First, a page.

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Starbucks buys Evolution Fresh, plans chain of juice stores

With the market for coffee shops nearly saturated, Starbucks is looking for a new arena to grow and is eyeing natural foods. It buys fruit- and vegetable-juice maker Evolution Fresh for $30 million.

November 10, 2011|By Shan Li and Tiffany Hsu, Los Angeles Times
  • Starbucks plans to carry Evolution Fresh juices, which can already be found at grocery stores on the West Coast, at its coffee shops next year. Above, a Starbucks in Little Rock, Ark.
Starbucks plans to carry Evolution Fresh juices, which can already be found… (Danny Johnston, Associated…)

Coffee king Starbucks Corp. is gunning for the health food industry.

The Seattle company announced Thursday the $30-million, all-cash acquisition of San Bernardino-based Evolution Fresh Inc., a natural fruit and vegetable juice maker created by Jimmy Rosenberg, who also founded the Naked Juice brand.

With Starbucks coffee shops as ubiquitous as hamburger joints, the company is looking to target a new market by opening a chain of stores next year centered on "wholesome" beverages and food.

Starbucks Chief Executive Howard Schultz said Thursday that acquiring Evolution Fresh, which offers juices such as tangerine and organic ginger limeade, is an important step toward entering the $1.6-billion premium juice business and the $50-billion health foods market.

"Our intention is, over time, we would have a national footprint of juice stores positioned for health and wellness," Schultz said in a conference call.

With the market for coffee shops nearly saturated, Starbucks is looking for a new arena to grow and is eyeing natural foods. Analysts said the expansion comes at a period of high growth for the health food industry, and one that could be hugely lucrative if handled properly by Starbucks.

"Juice and health food is somewhat related to what Starbucks already offers now, and it's a growing and attractive industry," said Kurt Frederick, a health and wellness analyst with Wedbush Securities. "Many people are interested in natural and organic food now."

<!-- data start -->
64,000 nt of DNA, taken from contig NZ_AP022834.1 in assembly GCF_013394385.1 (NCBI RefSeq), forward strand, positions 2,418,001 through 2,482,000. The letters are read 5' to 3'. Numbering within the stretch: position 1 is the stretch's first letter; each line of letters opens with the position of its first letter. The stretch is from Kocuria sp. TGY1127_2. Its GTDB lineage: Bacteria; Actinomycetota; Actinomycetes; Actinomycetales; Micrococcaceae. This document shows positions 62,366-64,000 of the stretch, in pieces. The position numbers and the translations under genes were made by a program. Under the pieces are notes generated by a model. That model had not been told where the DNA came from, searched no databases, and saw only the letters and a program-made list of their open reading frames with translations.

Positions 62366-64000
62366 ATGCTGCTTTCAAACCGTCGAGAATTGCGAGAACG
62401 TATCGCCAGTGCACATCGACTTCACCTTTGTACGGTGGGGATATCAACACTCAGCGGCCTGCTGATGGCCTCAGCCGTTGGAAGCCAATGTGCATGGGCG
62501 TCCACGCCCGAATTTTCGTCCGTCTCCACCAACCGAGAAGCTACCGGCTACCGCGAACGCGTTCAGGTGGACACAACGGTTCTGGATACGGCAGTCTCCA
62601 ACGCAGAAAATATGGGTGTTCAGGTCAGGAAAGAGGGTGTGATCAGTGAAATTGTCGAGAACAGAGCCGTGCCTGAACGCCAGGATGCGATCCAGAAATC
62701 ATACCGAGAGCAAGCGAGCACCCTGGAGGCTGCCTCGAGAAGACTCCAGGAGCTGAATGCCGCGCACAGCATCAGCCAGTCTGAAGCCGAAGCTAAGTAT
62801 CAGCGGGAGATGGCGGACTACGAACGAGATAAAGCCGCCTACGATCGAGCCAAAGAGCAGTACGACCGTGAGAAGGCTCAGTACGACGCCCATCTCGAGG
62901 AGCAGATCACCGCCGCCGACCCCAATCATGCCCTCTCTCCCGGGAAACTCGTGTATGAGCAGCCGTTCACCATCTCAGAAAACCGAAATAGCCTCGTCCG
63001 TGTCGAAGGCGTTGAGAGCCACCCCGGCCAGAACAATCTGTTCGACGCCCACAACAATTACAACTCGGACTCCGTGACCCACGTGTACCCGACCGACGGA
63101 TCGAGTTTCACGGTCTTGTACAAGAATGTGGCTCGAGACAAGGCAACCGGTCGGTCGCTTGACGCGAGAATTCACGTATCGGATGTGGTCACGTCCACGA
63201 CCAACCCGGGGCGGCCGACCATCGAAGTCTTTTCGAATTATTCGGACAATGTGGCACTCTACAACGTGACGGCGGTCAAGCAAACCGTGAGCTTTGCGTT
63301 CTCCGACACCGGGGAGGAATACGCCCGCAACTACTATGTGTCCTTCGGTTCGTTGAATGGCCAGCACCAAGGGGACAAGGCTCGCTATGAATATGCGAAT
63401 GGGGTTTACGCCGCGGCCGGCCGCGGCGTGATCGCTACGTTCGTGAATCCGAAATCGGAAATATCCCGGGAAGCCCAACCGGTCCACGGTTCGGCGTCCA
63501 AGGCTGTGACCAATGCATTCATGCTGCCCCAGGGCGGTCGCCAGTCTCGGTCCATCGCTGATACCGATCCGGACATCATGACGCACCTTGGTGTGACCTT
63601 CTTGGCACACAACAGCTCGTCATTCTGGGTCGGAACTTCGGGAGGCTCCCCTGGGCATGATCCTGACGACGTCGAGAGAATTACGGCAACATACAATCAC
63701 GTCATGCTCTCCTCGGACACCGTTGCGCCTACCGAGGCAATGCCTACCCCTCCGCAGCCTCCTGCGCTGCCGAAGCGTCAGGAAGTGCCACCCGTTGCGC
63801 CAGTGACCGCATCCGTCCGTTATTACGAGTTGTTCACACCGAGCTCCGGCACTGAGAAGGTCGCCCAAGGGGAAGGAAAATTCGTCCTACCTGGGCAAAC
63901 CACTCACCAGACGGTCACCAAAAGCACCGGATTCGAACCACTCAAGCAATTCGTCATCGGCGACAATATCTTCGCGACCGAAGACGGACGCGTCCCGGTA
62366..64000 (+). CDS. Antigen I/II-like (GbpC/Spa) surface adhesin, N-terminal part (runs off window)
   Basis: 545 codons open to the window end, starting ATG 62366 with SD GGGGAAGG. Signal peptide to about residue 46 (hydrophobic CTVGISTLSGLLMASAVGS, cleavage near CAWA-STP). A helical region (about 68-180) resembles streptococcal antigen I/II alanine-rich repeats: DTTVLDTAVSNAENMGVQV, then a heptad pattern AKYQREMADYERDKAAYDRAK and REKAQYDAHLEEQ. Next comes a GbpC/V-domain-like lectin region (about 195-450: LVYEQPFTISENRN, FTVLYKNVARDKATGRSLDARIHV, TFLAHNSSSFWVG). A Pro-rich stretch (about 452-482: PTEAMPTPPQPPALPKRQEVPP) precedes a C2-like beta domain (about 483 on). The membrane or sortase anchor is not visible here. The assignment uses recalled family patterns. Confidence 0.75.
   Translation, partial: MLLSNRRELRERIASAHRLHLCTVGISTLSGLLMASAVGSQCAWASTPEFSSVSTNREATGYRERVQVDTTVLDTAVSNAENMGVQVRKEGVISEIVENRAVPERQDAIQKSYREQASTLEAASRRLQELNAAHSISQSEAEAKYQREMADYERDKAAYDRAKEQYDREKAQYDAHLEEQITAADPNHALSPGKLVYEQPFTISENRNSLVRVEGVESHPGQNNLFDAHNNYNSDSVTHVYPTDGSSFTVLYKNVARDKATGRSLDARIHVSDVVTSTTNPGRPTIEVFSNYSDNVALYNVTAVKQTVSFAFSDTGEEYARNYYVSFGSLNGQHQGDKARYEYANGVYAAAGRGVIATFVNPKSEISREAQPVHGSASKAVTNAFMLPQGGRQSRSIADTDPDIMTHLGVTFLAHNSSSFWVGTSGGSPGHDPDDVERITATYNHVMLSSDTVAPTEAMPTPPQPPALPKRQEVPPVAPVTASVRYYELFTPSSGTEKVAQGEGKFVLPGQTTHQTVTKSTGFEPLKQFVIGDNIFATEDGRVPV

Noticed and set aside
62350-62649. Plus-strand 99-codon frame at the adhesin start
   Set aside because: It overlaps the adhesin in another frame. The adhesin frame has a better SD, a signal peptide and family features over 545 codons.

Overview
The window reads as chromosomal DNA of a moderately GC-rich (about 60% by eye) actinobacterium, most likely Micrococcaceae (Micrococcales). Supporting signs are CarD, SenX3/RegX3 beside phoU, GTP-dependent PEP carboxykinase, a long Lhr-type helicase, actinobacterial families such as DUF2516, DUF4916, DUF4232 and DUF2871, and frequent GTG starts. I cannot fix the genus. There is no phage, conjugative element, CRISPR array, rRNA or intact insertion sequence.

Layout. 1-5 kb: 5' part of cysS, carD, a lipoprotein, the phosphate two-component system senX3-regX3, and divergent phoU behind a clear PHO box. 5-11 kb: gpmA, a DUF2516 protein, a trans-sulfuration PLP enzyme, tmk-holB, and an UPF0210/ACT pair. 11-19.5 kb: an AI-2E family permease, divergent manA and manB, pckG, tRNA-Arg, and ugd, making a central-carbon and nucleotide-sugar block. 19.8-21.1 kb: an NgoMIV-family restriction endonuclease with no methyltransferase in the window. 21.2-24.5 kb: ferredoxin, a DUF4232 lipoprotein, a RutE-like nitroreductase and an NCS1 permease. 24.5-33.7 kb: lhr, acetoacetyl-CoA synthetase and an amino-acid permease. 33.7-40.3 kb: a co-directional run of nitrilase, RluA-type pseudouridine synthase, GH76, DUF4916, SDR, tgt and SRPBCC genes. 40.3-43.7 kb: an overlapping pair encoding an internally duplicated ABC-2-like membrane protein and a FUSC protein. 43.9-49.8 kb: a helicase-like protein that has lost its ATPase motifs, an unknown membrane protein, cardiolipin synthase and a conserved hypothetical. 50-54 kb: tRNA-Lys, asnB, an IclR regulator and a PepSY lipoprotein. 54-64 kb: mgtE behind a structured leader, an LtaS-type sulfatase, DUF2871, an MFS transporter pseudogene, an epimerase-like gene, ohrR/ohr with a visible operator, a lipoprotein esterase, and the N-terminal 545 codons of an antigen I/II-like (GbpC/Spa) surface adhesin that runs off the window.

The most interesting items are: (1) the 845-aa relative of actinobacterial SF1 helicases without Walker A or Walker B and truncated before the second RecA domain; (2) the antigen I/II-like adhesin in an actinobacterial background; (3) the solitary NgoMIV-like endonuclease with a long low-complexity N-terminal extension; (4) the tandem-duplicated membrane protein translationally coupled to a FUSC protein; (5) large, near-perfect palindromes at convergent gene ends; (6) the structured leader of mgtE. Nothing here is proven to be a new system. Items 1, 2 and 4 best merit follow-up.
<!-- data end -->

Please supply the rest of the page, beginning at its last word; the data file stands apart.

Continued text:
Grocery chains such as Whole Foods and juice stores like Jamba Juice and Smoothie King are also angling for the wallets of organic health food lovers. But what Starbucks is aiming to do, analysts predict, is to create hip, fun juice shops that will transform juice much the way the company did with coffee.

Starbucks has the clout, marketing savvy and name recognition to make its juice and health foods a premium brand and take market share from competitors, said Nima Samadi, a restaurant analyst with research firm IBISWorld.

"They will put a Starbucks spin on it," Samadi said. "They'll create the atmosphere that will draw customers into the drink arena like they did with coffee."

Samadi said that expansion was a smart move for the company, which has struggled in the past with an oversaturation problem, with some city blocks containing multiple Starbucks shops. Several years ago, the company closed hundreds of stores after the chain's growth began to dilute the power of the brand, taking the focus off the coffee.

Starbucks has sought to expand beyond coffee and into food such as sandwiches, salads and baked goods. Earlier this year, the company signaled its expanding ambitions by rolling out a new logo featuring the familiar sea siren, but without the words "Starbucks Coffee."

Starbucks plans to carry Evolution Fresh juices, which can already be found at grocery stores on the West Coast, at its coffee shops next year.

The company has yet to reveal many details about the juice shops, including whether they will carry the Starbucks name.

The coffee chain can count on some loyal customers, such as Jerick Dizon, 24, to test out its juice.

The photo editor from Westchester, who is a coffee drinker, said it might be "tricky" for Starbucks to perfect its juice formula.

"But if there's a Starbucks around — and there usually is — I'd probably give it a try," he said.

shan.li@latimes.com

tiffany.hsu@latimes.com

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